“Due to the loss of experienced staff, they were putting more patients on the remaining staff than a human being can really handle, like 15 to 20 patients per nurse, and that is extremely dangerous,” he said. she declared.

Dr Walid Ahmar looks at the camera while wearing a suit and tie in a passport-style photo.
Melbourne cardiologist Walid Ahmar said doctors desperately want to leave Lebanon, but getting re-accredited is not easy.(



Dr Walid Ahmar – a cardiologist from Melbourne who heads the Australian Lebanese Medical Association – said he received dozens of emails from doctors in Lebanon desperate to find work overseas.

“You have people calling us or emailing me saying, ‘Please can you help us get to Australia or anywhere in the world.’

“I’m just saying ‘It’s not that simple. You have to go through all the [accreditation] to start all over “.

Dr Ahmar said medical professionals had “had enough” and saw no future in Lebanon.

“It’s very pessimistic and very depressing,” said Dr Ahmar.

An “irreversible” skills shortage

Lebanon’s “brain drain” is a slow and insidious symptom of its deep economic depression.

Almost three-quarters of the population live in poverty, according to a recent report by the United Nations Economic and Social Commission for Western Asia.

Most people are paid in local currency in Lebanon, where the national minimum wage is around 675,000 Lebanese pounds.

A man's hands peel American dollar banknotes on a table, with stacks of international currencies below
Lebanon has the highest rate of inflation in the world, and its pound has lost around 90% of its value since October 2019, which means commodities are unaffordable for many. (

Reuters: Mohamed Azakir


At the official exchange rate, it’s worth a little over $ 600 but, in reality, it’s barely $ 40 on the black market, which is the only way for many Lebanese to access cash in dollars.

The Crisis Observatory Center at the American University of Beirut – which monitors the impact of the economic crisis in Lebanon – called the phenomenon of emigration a “third exodus”.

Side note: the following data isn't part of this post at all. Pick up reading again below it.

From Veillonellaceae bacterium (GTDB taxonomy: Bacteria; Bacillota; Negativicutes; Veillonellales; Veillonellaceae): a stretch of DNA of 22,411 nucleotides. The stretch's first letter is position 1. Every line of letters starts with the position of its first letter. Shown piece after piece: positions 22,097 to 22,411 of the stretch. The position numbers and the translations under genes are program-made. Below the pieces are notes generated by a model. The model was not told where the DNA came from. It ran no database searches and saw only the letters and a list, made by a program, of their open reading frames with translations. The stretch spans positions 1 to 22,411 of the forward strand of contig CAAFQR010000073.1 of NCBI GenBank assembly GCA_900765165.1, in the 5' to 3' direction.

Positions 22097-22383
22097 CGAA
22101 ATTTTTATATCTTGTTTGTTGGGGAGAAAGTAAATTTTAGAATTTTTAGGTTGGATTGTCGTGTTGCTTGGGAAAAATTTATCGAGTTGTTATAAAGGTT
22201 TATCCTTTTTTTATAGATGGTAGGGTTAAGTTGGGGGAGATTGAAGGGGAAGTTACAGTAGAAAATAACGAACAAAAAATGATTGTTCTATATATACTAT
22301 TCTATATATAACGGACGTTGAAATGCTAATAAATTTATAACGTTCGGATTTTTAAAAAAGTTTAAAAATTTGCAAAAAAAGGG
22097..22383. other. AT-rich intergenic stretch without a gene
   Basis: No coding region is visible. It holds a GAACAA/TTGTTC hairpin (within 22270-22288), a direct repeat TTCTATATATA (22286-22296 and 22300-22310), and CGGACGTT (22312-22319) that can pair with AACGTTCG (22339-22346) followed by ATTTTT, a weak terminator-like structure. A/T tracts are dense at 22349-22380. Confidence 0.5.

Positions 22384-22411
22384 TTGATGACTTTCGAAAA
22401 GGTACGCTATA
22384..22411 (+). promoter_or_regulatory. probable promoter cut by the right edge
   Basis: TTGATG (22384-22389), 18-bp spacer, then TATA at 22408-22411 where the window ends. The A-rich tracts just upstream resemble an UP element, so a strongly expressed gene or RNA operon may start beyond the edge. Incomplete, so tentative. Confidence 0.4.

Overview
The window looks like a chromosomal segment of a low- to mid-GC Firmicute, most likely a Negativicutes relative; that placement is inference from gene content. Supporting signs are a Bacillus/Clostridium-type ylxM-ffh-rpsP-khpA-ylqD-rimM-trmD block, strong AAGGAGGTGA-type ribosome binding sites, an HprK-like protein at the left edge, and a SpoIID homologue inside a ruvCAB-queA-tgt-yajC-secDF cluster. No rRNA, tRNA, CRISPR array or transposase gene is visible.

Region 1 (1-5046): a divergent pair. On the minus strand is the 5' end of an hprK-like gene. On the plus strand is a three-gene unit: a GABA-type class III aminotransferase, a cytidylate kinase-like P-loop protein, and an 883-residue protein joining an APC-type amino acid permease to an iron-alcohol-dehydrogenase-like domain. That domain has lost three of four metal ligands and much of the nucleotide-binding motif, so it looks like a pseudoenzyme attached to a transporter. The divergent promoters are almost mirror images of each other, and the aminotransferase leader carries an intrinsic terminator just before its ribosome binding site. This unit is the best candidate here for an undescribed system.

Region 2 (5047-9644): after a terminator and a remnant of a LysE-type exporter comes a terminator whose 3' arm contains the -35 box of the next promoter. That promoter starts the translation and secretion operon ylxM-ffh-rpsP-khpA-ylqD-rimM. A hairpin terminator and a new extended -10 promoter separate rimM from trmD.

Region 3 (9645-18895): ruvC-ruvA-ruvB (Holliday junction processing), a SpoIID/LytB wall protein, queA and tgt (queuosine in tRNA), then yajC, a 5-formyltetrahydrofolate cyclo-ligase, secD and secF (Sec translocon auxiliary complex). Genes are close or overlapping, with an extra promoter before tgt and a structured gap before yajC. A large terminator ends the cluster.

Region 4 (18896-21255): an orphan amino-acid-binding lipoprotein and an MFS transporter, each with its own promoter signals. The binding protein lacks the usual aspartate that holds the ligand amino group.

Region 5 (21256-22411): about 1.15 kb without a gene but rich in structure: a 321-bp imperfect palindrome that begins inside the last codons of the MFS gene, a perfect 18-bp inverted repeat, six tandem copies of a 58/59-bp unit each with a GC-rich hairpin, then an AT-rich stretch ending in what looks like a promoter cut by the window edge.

Lebanon’s history is full of crises which have forced people to flee.

The first major exodus took place after World War I, at the start of the 20th century, and the second, during Lebanon’s protracted civil war in the 1970s and 1980s.

As a result, the country’s diaspora is up to three times the population of around 6 million, according to some estimates.

Observatory program coordinator Ola Sidani said this time all signs point to a huge brain drain.

While data for this third wave of emigration is being collected, the first two waves saw more than a million people leave.

“I think this immigration is irreversible,” Ms. Sidani said.

Rushing out

Karl Ghosn, 20, is relieved to have applied to study in Melbourne last June.

“I feel like life would have been a lot harder than it is for me now,” he said.

“With the lines at the gas station, the dollar changing and the price of everything rising, it would have been very, very difficult to live there.”

    Passengers walk with their luggage at Beirut International Airport in Beirut
Lebanon’s Security Directorate says passport applications peak at 8,000 per day, well above its capacity to process 3,500.(

Reuters: Mohamed Azakir


He left behind a shattered homeland and a kneeling political system.

The World Bank estimates it could take up to 19 years for the county to recover from this economic crisis.

Many young people see no reason to move to a country where they fear disappointment.

“It’s going to take a long time,” Ghosn said.